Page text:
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  • Info OFS

Getting My Label Back

I started as a zero-hour Front of House Assistant, so I was initially just front of house kind of working behind the bar, did some shop shifts, at the same time was working other places. And then I went to Front of House Coordinator. And then the Front of House Manager at the time moved on, and then I went for that job and got that, so I just worked my way further into the team.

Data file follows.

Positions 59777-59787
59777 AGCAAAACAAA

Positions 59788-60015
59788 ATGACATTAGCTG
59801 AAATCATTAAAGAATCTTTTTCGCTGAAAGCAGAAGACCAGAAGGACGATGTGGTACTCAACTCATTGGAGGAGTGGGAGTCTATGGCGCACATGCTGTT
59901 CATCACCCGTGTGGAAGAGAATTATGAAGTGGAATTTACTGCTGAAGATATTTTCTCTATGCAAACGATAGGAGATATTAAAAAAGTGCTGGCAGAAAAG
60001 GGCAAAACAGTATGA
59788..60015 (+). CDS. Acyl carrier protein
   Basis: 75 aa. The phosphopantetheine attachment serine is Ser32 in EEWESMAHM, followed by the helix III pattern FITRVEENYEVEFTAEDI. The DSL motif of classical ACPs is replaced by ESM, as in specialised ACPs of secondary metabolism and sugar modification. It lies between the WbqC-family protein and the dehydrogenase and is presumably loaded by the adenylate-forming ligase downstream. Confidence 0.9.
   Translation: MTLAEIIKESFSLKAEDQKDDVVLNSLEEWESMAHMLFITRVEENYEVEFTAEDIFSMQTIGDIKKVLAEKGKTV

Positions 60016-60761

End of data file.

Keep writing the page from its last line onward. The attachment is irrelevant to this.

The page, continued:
It’s interesting, because like when I left Uni I never thought ‘oh I’m going to go work for an organisation like this’, because I don’t think you really know organisations like this exist. I started in such a casual way, doing front of house, using bar skills I learnt and customer services skills and then the building being the way it is, and the team being so small and open is that they kind of recognise in you skills you can bring in other roles and then they give you that opportunity. They allow people to grow into the roles, even if they might be under qualified, which I think I probably was at the time of getting the Front of House Manager job. So the journey itself into that Front of House Manager role was awesome and really well supported and I learnt loads, like I learnt how to manage people who were older than me, that I’d literally never done before, I learnt how to manage people coming in drunk, and how to deal with that and how to resolve a situation.